Born in Kahului, Maui, Aikau was the third child of Solomon and Henrietta Aikau. Aikau first learned how to surf at Kahului Harbor on its shorebreak. He moved to Oʻahu with his family in 1959, and at the age of 16 left school and started working at the Dole pineapple cannery; The paycheck allowed Aikau to buy his first surfboard. In 1968, he became the first lifeguard hired by the City & County of Honolulu to work on the North Shore. The City & County of Honolulu gave Aikau the task of covering all of the beaches between Sunset and Haleiwa. Not one life was lost while he served as lifeguard of Waimea Bay, as he braved waves that often reached 30 feet (9.1 m) high or more. In 1971, Aikau was named Lifeguard of the Year.
In 1978, the Polynesian Voyaging Society was seeking volunteers for a 30 day, 2,500-mile (4,000 km) journey to follow the ancient route of the Polynesian migration between the Hawaiian and Tahitian island chains. At 31 years of age, Aikau joined the voyage as a crew member. The Hokule’a left the Hawaiian islands on March 16, 1978. The double-hulled voyaging canoe developed a leak in one of the hulls and later capsized about twelve miles (19 km) south of the island of Molokai. In an attempt to get help, Aikau paddled toward Lanai on his surfboard. Although the rest of the crew was later rescued by the U.S. Coast Guard Cutter Cape Corwin, Aikau was never seen again. He removed his lifejacket since it was hindering his paddling of the surfboard. The ensuing search for Aikau was the largest air-sea search in Hawaiian history.
In Aikau’s honor, the surfwear company Quiksilver sponsors the “The Eddie”—the Quiksilver Big Wave Invitational in Memory of Eddie Aikau at Waimea Bay. The idea of the Quiksilver Big Wave Invitational was created by Bruce Raymond and Bob McKnight. Since its inception (the first Eddie was held at Sunset Beach in 1985; in 1987 Eddie Aikau’s younger brother Clyde Aikau won the first Eddie after it moved to Waimea Bay), the tournament has only been held eight times, due to a precondition that open-ocean swells reach a minimum of 20 feet (this translates to a wave face height of over 30 feet). The most recent tournament was in December 2009, when waves in the bay reached 30 to 50 feet (15 m) high. The contest only invites 28 big-wave riders to participate in two rounds of competition. The event does not allow the use of jet skis to tow surfers into the waves.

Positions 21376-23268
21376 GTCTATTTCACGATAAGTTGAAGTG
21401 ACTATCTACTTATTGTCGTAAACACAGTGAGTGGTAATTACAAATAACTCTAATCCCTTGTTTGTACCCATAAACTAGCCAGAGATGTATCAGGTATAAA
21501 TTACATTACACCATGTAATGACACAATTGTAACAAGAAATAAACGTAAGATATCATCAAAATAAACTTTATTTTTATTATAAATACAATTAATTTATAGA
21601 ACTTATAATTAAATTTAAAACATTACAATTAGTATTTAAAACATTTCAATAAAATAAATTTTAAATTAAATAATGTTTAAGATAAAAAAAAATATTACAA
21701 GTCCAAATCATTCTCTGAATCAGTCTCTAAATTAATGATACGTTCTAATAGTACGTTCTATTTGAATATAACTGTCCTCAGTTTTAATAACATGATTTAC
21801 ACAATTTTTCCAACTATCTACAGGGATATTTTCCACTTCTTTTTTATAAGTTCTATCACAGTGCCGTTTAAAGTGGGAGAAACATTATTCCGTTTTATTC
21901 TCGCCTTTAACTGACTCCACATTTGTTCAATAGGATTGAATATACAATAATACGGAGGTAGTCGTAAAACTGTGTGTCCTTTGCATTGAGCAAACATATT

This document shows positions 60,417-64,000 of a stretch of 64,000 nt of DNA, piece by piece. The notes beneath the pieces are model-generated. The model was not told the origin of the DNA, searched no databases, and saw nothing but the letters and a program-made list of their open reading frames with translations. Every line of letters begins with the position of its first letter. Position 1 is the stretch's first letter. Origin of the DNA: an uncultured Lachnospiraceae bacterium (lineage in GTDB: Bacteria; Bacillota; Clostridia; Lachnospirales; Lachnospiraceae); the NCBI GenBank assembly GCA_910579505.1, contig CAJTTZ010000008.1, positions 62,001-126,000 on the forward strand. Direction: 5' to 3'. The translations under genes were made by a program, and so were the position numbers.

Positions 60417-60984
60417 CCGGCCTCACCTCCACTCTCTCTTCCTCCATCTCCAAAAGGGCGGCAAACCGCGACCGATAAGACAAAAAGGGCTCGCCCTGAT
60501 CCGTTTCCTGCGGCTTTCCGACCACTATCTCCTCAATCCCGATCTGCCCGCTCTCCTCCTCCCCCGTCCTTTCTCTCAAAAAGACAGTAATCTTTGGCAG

In the 1970s, bumper stickers and T-shirts with the phrase “Eddie Would Go” spread around the Hawaiian Islands and to the rest of the world. According to maritime historian Mac Simpson, “Aikau was a legend on the North Shore, pulling people out of waves that no one else would dare to. That’s where the saying came from — Eddie would go, when no else would or could. Only Eddie dared.” The phrase originated during the first Eddie contest. The waves were huge and the conditions were extremely dangerous. While the contest organizers were discussing whether to put it on, Mark Foo looked at the conditions and said “Eddie would go.” The phrase stuck and the Eddie went.
Another variation of the aforementioned popular phrase is “Eddie wouldn’t tow.” This phrase is in reference to the method of big wave surfing in which one surfer must accelerate another surfer (the former on a jet ski, the latter towed on a surfboard) to the speed of a large, fast wave. It is also partially in response to the controversy over the “unnaturalness” of tow-in surfing; many surfers feel that being towed in to a wave, as opposed to paddling, is against the spirit of the sport. Other variations of the phrase include “Eddie would throw” (in support of the University of Hawaii’s passing attack by Colt Brennan and Timmy Chang under head coach June Jones), “Eddie wouldn’t crow” (in opposition to boastful and egotistical surfers), and “Eddie would hoe” (in support of Native Hawaiian agricultural outreach programs). Another variation used recently during the 2008 election campaign for Honolulu rail transit was the slogan, “Eddie would ride.”
Austin, TX band Full Service recorded a song about Eddie Aikau called “In A Rescue,” found on their 2006 album “Recess.” They performed the song at the Full Service Circus in May 2013. In June 2012, Nashville surf band Blackbear + the Surf Bums released their debut EP, Eddie Would Go paying homage to Aikau. Sam George, an ex-professional surfer, directed a 30 for 30 documentary about Aikau called “Hawaiian: The Legend of Eddie Aikau.” It premiered on ESPN on October 1, 2013 and details Eddie’s life from childhood to his death.
- May, 05, 1946
- Kahului, Hawaii
- March, 17, 1978
- Molokai, Hawaii
- Lost at Sea